Eleventh in a series of DODDS Pacific high school football team previews.
Replacing talent is one thing. Replacing talented players who also served as a team’s leadership core is something else entirely.
That’s the job facing Fred Bales, the longtime coach of defending Far East Division I champion Kubasaki.
Gone are five players who did the leadership heavy lifting: quarterback DeQuan Alderman, end Kareem Key, fullback-linebacker Tyshon Butler, linebacker Steven Hunt and the Dragons’ leading career rusher in the Far East playoff era, Jarrett Mitchell and his 3,970 yards on 357 carries.
“That gives us a leadership vacuum at eight positions, not just four,” Bales said. “Not just leadership, but their character, they made big plays all over the field.”
Such is life for any high school football program, but especially so in DODDS, where players can leave unexpectedly, as was the case with Alderman and Hunt.
Alderman would have been a senior and starting quarterback. Bales had counted on Hunt as a fullback-middle linebacker. Both transferred, Hunt right after football season, Alderman in June.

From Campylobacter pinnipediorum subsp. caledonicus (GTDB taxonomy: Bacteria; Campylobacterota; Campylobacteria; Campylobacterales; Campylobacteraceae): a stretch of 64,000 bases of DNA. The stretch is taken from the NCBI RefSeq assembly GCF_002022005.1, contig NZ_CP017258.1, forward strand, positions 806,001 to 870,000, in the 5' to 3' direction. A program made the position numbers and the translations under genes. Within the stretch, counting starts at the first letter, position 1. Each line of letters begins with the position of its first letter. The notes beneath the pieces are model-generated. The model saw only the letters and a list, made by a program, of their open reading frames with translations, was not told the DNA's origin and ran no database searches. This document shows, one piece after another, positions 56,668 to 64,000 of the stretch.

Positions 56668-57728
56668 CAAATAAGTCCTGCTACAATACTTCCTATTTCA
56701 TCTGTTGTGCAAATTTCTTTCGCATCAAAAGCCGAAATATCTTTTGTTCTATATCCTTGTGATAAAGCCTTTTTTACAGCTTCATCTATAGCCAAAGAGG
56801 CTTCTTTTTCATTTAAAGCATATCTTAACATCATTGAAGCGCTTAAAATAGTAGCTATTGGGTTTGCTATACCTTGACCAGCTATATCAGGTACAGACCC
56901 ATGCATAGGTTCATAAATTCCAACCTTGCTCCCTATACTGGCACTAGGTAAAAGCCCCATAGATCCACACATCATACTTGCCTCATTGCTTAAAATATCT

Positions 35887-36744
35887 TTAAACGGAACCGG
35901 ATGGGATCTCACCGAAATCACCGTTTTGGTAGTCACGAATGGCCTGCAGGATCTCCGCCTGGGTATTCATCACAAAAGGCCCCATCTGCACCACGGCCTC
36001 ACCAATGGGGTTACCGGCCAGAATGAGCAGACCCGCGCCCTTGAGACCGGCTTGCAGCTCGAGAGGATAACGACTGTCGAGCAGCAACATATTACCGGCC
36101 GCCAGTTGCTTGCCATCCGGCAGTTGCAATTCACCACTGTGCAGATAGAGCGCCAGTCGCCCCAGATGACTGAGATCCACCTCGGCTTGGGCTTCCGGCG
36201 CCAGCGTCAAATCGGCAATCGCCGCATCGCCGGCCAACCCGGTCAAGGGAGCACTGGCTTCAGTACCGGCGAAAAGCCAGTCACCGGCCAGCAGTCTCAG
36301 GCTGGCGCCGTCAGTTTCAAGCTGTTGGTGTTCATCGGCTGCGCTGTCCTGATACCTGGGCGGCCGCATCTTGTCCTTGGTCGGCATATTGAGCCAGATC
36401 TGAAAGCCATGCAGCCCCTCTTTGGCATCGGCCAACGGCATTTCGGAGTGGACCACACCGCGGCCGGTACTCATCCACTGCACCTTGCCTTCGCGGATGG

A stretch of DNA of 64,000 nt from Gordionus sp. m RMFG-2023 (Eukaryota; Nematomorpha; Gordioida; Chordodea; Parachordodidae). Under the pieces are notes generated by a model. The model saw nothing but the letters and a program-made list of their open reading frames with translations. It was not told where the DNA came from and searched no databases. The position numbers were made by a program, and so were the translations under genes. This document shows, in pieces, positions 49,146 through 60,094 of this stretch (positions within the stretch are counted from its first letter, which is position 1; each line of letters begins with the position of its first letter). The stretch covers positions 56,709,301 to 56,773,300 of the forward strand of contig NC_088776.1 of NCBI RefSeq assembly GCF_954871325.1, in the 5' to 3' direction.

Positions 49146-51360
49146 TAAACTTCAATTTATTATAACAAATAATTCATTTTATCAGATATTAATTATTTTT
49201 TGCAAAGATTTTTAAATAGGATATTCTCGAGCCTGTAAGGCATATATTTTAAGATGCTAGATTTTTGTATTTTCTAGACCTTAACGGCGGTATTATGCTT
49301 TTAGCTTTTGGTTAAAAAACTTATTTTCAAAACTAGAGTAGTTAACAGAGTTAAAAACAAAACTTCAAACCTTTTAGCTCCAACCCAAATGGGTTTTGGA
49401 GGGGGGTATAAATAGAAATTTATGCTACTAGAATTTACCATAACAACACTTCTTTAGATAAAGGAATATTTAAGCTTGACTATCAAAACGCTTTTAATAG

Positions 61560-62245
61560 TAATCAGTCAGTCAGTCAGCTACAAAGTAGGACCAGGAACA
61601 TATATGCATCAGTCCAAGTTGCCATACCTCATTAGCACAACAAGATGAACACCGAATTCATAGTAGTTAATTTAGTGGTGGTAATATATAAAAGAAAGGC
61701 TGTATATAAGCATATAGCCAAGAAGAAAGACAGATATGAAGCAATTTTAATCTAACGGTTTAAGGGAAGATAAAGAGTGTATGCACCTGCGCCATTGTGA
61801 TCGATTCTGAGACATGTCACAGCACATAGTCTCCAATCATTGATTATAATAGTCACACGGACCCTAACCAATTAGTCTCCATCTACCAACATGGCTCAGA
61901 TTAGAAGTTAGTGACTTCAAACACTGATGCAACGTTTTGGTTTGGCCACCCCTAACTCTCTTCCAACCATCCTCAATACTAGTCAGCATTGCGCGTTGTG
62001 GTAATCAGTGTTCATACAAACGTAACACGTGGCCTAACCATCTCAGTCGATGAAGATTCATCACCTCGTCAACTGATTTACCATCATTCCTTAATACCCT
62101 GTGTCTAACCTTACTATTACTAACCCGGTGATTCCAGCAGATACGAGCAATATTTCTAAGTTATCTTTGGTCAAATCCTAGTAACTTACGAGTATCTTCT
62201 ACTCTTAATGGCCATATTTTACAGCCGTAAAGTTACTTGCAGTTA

“You have new challenges every year; no two years are alike,” Bales said. “You enjoy the kids you have. And we have a chance to be as good as last year as a team, and that’s what we’re working hard to do.”
While the talent and iron will of Butler, Key and Alderman won’t be easy to replace, the Dragons do have an experienced option to fill the shoes of Mitchell.
Senior Winston Maxwell emerges from Mitchell’s shadow and can be as speedy, elusive and hard to bring down as Mitchell, Bales said.
Kubasaki’s line features veterans on both sides of the ball, all seniors: Josh Davis, Christian Fernandez, Josiah Allen and Sho Green, who’ll try to duplicate the play of Key, Bales said.
DeCurtis Davis, a junior, will be handed the keys to the offense; Jacob Green will back him up and also play corner.
The entire receiver corps also left after last season, but Bales says he has some options to fill those shoes in junior transfer Isaiah Johnson and sophomore Javohn Journigan.
Assuming the tackling and blocking are up to snuff by the time Kubasaki plays its season opener Sept. 13 at Nile C. Kinnick, the Dragons could make a deep run at a second straight D-I title, Bales said.
“We have a solid group, willing to sacrifice and work hard,” he said, adding that the players had an excellent offseason workout program. “We’ve always had high expectations over the years. The guys have a championship demeanor. They know how to win.”